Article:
|Address||1 Hanazono Myoshinji-cho, Ukyo-ku, Kyoto|
|Temple hours||9:10 - 11:40 (Guidance at 20 min. intervals), 12:00 (Only once), 13:00 - 15:40 (Guidance at 20 min. intervals) |
* April 1 and April 8～12 - Not be allowed to see all day
|Closed||Open throughout the year|
|Admission Fee||500 yen (Adults), 300 yen (Students-grade 7-9), 100 yen (Students grade 1-6), Group discounts:(30 people or more) 450 yen (Adults), 270 yen (Students-grade 7-9)|
|Transportation||The Kyoto City Bus or Kyoto Bus to Myoshinji-mae , the JR Sagano Line to Hanazono Station and 5-min. walk to the north, the Randen Line to Myoshinji Station and 3-min. walk|
|Parking Fee||Free of Charge, 9:00-17:00|
* The parking area No.1 is next to Hanazono Kaikan, and No.2 on the opposite side of Hanazono Kaikan
Myoshinji is the headquarters for the 3,400 temples of the Myoshin school of Rinzai Zen Buddhism, and comprises the largest Zen Buddhist temple complex in Japan. Along with Daitoku-ji, the Myoshinji temple is known for the rigorously ascetic discipline of its priests. Once in a while visitors to Myoshinji will hear voices in the near distance yelling “HOOO!” – the traditional cry for alms – and catch a glimpse of the temple’s monks begging for donations on which to subsist. Myoshinji was originally the imperial villa of Hanazono, the 95th Emperor of Japan. However, after Hanazono ceded the throne and became a monk, he converted the Hanazono Palace into a Zen temple, to be known as Myoshinji. On founding the temple in 1337, Hanazono also became its first chief priest. The massive Myoshinji complex stretches more than 80 acres, with a cluster of major structures surrounded by 46 sub-temples – almost like a small Zen city. Two of the sub-temples – Taizo-in and Keishun-in – are open to visitors year-round.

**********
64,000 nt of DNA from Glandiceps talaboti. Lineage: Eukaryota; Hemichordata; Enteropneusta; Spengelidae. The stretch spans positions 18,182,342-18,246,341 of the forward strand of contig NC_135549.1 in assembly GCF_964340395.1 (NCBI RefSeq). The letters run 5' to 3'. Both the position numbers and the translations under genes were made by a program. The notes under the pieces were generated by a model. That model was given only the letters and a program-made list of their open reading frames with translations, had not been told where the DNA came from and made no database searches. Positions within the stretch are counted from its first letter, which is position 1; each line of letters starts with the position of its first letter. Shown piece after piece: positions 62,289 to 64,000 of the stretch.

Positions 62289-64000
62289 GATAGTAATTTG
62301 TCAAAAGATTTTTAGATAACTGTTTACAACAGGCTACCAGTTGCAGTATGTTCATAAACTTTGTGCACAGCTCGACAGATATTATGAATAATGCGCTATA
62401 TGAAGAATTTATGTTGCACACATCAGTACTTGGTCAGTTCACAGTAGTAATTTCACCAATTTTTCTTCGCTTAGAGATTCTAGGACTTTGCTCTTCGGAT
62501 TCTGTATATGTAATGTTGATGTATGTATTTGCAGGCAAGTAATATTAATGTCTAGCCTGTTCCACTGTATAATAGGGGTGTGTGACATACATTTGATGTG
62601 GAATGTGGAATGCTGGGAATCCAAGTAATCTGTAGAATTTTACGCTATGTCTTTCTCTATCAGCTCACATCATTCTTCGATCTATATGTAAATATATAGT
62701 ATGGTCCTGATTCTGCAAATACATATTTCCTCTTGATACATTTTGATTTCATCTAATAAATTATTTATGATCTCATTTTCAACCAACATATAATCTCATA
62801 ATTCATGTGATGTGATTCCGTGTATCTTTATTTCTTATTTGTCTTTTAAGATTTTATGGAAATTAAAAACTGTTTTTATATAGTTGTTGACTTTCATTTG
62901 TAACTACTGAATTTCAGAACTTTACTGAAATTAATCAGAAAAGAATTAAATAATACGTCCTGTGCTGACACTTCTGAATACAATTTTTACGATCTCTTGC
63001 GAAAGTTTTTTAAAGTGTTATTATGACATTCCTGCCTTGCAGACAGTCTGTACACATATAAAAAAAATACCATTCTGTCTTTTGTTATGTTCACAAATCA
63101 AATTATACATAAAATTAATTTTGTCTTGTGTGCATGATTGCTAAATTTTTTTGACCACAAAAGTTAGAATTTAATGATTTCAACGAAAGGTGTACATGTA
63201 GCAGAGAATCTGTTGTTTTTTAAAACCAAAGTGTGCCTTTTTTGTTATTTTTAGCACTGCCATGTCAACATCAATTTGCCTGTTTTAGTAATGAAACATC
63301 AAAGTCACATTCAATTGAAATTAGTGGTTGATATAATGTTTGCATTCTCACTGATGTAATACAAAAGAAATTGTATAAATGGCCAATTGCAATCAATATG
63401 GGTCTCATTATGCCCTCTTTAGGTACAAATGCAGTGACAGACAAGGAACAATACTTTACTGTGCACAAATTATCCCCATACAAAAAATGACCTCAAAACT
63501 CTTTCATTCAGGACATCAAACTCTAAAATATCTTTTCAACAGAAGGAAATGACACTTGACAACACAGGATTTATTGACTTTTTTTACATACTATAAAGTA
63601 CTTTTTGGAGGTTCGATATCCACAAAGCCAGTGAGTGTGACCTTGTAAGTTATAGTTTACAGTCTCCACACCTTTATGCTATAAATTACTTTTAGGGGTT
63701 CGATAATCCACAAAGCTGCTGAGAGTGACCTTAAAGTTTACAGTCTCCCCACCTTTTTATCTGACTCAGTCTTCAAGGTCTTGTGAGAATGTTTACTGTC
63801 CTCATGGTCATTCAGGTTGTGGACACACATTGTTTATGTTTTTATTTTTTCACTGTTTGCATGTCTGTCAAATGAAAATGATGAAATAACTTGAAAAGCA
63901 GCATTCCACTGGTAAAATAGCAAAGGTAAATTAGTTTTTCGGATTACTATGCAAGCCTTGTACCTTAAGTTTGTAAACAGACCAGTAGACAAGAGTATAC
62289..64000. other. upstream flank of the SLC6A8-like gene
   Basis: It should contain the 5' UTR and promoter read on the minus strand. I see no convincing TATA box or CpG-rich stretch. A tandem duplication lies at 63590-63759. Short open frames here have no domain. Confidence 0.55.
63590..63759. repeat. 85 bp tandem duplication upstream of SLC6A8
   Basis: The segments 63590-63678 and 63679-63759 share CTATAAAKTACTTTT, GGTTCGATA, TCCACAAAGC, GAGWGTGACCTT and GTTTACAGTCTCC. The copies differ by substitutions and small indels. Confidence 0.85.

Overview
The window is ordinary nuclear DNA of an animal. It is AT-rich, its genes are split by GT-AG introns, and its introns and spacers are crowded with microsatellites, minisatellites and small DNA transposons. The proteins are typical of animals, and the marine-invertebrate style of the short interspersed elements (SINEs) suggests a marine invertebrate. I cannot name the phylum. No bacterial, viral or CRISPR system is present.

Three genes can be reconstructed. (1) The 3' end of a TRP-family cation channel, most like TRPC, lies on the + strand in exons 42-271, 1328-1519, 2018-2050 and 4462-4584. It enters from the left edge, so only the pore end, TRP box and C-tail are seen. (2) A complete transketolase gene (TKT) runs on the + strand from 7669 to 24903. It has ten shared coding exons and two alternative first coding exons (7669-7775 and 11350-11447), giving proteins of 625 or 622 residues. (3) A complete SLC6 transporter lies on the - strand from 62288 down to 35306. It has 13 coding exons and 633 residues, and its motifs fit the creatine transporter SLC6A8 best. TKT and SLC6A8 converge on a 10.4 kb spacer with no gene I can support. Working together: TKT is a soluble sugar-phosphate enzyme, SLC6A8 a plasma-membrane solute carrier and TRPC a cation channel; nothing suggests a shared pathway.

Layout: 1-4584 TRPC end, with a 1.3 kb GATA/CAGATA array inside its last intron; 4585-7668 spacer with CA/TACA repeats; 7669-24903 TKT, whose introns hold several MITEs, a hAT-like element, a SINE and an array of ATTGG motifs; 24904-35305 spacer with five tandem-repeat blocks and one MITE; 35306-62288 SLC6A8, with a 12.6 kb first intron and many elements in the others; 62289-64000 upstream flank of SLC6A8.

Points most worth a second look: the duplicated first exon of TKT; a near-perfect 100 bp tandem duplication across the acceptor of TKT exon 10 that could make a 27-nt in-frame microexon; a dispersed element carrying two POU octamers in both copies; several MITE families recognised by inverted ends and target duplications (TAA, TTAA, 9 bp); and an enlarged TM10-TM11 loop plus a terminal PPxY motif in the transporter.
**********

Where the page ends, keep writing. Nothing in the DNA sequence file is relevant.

The Hatto (Dharma Hall or Lecture Hall) is famous for its ceiling painting, known as Unryuzu. The work by Kano Tan’yu, one the great painters of the Edo Era, and the grandson of the master Kano Eitoku, took eight years to complete. This arresting artwork is certainly worth taking at least a few minutes to appreciate. Because of the way the dragon depicted in the painting seems to be staring back at the viewer – from any angle – the Unryuzu is sometimes referred to by another name, Happo Nirami no Ryu, or Dragon Glaring in Eight Directions.